Fears arise that Alberta's Athabasca University will be lost as tough budget looms
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Alberta-based Athabasca University is facing a multi-million-dollar budget hole, but the institution's president believes students will continue to be able to login and learn in the years ahead.
Even if Campus Alberta grants for the school, the only English-speaking institution in Canada devoted solely to distance-learning, come in at the same level it did last year, Athabasca would be about $4 million short, or about three per cent of its total operating costs.
But that's a big if, concedes president Peter MacKinnon, as the province has warned of a nine per cent total reduction in departmental spending and peer universities have begun preparing for cuts of five per cent or more.
"It isn't going to be an easy thing to do, but I believe this university has, potentially, a terrific future," MacKinnon said Monday when asked about closing the budgetary gap. "It's a wonderful legacy, it's been around for 50 years. It has made possible the educational dreams of large numbers of people. I think we'll be doing that in the years to come."
Athabasca's distance — or online — learning approach allows many students to take upgrading courses or simply an offering not provided at their current school — about 77 per cent the university's 40,000 students fall into that category and the rest are pursuing actual degrees.
The financial picture painted by MacKinnon was less dire than one he wrote about in November that warned of a shortfall of "at least $12 million."
The president said, however, information about the school's finances has become more clear as time has progressed.
Still, faculty members like Ingo Schmidt can't shake a feeling of impending doom. Athabasca has already cut more than 60 staff positions in recent years and Schmidt said morale is very low.
"I'm not aware of anybody at AU that's not worried about its future," said Schmidt, who serves as academic co-ordinator of the school's labour studies program but, because of its approach, is able to work from his home Vancouver.
"Staff is not aware of any plans," Schmidt said. "You don't have to take labour studies courses to imagine that this isn't very good for workplace morale or productivity."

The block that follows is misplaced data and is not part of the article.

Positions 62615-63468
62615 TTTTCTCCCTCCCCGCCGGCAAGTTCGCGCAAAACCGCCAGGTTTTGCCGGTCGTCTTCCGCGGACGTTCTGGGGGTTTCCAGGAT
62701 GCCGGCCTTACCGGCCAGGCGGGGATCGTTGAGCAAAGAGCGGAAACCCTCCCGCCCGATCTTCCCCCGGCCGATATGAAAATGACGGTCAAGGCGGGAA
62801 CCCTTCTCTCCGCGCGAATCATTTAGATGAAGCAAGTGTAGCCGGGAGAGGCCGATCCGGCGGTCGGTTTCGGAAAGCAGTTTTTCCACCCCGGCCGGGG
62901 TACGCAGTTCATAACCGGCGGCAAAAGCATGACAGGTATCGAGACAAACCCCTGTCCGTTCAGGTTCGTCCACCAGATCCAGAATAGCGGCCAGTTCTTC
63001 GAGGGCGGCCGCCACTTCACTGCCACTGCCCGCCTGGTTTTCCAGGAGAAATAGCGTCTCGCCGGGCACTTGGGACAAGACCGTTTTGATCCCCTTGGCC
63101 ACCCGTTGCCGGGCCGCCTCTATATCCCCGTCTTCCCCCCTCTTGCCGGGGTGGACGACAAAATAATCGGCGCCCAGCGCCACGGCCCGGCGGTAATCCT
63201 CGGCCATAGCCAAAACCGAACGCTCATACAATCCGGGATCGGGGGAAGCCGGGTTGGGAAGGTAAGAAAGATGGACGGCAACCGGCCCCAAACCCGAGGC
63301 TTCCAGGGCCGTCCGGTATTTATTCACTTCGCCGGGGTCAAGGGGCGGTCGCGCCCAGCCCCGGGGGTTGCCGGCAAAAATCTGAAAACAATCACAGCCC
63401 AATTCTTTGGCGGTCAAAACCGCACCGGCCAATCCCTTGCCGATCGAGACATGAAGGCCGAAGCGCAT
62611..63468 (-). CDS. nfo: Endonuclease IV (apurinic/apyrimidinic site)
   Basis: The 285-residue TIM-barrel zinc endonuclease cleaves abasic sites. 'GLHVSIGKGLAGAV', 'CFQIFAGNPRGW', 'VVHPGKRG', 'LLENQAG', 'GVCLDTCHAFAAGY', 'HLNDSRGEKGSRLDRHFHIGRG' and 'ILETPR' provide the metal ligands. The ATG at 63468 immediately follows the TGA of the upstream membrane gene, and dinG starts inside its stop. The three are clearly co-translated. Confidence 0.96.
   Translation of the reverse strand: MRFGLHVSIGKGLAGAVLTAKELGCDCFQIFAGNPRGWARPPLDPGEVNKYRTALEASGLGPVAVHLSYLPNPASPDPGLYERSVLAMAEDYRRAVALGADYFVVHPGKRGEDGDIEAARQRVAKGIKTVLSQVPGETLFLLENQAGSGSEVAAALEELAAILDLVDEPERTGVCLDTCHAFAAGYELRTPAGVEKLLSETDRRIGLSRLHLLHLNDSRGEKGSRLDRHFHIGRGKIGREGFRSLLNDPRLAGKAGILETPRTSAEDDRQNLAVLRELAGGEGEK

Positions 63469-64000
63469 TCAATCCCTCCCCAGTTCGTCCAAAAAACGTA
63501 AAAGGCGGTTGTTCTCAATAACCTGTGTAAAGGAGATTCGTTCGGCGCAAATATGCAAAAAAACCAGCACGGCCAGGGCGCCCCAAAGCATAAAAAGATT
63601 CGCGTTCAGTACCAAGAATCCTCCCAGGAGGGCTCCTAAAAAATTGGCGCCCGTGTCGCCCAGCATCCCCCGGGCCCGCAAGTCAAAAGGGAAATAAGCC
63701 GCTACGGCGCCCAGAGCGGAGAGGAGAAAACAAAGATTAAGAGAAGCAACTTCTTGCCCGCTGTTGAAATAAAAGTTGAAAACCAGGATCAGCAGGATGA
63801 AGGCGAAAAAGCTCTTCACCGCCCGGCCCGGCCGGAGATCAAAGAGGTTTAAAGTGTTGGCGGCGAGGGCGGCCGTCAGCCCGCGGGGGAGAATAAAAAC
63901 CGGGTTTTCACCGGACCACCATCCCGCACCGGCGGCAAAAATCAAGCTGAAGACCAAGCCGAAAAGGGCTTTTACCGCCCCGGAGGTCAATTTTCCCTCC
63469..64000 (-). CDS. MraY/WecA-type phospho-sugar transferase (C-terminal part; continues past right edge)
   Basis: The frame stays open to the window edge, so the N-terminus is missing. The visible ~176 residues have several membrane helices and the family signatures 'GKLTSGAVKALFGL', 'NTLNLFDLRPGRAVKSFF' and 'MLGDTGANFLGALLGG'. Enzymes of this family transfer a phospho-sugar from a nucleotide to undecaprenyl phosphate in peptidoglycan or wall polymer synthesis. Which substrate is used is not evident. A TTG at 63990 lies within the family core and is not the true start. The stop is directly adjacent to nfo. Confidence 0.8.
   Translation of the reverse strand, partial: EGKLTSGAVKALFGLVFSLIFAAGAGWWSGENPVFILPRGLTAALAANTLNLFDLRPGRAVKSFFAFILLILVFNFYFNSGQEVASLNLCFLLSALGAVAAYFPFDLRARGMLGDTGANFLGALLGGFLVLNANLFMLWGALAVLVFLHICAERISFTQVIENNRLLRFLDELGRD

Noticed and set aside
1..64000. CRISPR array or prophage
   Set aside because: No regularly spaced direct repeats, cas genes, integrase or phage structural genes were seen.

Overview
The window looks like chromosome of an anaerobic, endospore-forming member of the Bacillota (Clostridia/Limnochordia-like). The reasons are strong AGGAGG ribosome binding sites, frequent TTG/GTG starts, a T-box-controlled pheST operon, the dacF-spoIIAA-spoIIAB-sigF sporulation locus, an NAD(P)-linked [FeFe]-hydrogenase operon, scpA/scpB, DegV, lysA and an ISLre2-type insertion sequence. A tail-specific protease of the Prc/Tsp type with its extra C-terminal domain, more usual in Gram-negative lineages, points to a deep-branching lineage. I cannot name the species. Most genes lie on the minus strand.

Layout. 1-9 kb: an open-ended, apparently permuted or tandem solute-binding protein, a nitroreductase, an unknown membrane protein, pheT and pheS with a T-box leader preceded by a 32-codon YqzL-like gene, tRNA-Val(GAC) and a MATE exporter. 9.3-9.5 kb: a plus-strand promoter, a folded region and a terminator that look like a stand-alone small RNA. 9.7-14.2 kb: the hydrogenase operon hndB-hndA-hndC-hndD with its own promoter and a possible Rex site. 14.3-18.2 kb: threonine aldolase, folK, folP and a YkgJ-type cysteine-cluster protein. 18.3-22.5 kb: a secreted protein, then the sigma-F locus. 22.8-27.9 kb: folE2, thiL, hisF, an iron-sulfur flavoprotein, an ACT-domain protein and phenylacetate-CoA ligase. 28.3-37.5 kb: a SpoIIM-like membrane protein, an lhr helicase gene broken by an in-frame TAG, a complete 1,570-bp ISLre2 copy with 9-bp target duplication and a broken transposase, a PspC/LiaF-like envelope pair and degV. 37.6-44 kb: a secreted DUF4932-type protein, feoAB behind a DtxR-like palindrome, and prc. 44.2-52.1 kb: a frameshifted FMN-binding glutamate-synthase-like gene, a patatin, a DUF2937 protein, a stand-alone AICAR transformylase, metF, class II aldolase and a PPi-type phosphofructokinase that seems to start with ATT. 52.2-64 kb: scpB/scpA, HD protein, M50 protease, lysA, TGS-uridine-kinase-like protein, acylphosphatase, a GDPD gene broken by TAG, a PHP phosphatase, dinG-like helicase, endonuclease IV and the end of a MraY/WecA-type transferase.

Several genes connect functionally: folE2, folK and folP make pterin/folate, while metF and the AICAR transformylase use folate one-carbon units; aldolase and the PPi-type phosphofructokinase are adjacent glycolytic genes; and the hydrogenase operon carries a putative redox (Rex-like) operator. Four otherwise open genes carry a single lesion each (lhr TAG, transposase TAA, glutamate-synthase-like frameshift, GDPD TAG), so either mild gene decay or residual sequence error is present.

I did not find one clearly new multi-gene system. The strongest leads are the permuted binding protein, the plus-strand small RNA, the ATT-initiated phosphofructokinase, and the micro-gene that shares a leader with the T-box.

A "staff pulse survey" conducted in the fall, a copy of which was leaked to Metro, found just 35 per cent of respondents agreed or strongly agreed when asked if the school had a "strong feeling of team spirit."
Staff confidence also appears to decline as their terms with Athabasca progress in years. Nearly 57 per cent of members that had been with the university less than two years had confidence in the senior leadership, but that number shrank to 18 per cent among staff with the school between 10-20 years and was less than 10 per cent for those employed longer than 20 years.
Jason Nixon, president of the Athabasca Students' Union said students are also concerned, but that financial uncertainty at the online school is nothing new.
“It’s time for a plan to be developed to make sure this can be dealt with once and for all and AU can be a sustainable university going forward," he said. "
Nixon also vouched for the school's approach and expressed hope it could continue on.
“I think AU students go to AU because it provides a very unique service," he said.
Rumours have long swirled that Athabasca could partner with a larger school to ensure it survives in tough economic times. President Peter MacKinnon said Monday he was open to exploring "collaboration" with other institutions.
— With files from Leah Holoiday